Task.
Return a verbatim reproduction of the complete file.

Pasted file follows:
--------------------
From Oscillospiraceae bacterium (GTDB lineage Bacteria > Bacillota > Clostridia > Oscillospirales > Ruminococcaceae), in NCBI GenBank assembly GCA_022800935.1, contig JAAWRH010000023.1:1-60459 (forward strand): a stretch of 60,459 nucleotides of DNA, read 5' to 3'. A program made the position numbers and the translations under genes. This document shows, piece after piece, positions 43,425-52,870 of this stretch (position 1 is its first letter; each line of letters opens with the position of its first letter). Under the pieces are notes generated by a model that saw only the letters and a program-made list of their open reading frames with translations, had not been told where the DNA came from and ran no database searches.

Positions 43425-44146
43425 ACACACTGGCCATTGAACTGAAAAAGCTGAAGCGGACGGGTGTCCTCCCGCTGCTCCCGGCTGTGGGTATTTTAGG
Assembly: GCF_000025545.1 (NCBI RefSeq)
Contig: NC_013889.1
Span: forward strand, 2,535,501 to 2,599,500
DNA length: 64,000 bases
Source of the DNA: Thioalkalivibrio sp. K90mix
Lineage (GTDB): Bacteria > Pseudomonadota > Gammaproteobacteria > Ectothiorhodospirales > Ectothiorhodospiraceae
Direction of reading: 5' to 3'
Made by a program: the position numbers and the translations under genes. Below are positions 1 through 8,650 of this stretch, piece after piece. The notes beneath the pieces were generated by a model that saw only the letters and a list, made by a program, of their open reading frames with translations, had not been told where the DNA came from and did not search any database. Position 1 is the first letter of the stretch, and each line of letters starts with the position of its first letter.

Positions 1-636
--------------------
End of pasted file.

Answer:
From Oscillospiraceae bacterium (GTDB lineage Bacteria > Bacillota > Clostridia > Oscillospirales > Ruminococcaceae), in NCBI GenBank assembly GCA_022800935.1, contig JAAWRH010000023.1:1-60459 (forward strand): a stretch of 60,459 nucleotides of DNA, read 5' to 3'. A program made the position numbers and the translations under genes. This document shows, piece after piece, positions 43,425-52,870 of this stretch (position 1 is its first letter; each line of letters opens with the position of its first letter). Under the pieces are notes generated by a model that saw only the letters and a program-made list of their open reading frames with translations, had not been told where the DNA came from and ran no database searches.

Positions 43425-44146
43425 ACACACTGGCCATTGAACTGAAAAAGCTGAAGCGGACGGGTGTCCTCCCGCTGCTCCCGGCTGTGGGTATTTTAGG
Assembly: GCF_000025545.1 (NCBI RefSeq)
Contig: NC_013889.1
Span: forward strand, 2,535,501 to 2,599,500
DNA length: 64,000 bases
Source of the DNA: Thioalkalivibrio sp. K90mix
Lineage (GTDB): Bacteria > Pseudomonadota > Gammaproteobacteria > Ectothiorhodospirales > Ectothiorhodospiraceae
Direction of reading: 5' to 3'
Made by a program: the position numbers and the translations under genes. Below are positions 1 through 8,650 of this stretch, piece after piece. The notes beneath the pieces were generated by a model that saw only the letters and a list, made by a program, of their open reading frames with translations, had not been told where the DNA came from and did not search any database. Position 1 is the first letter of the stretch, and each line of letters starts with the position of its first letter.

Positions 1-636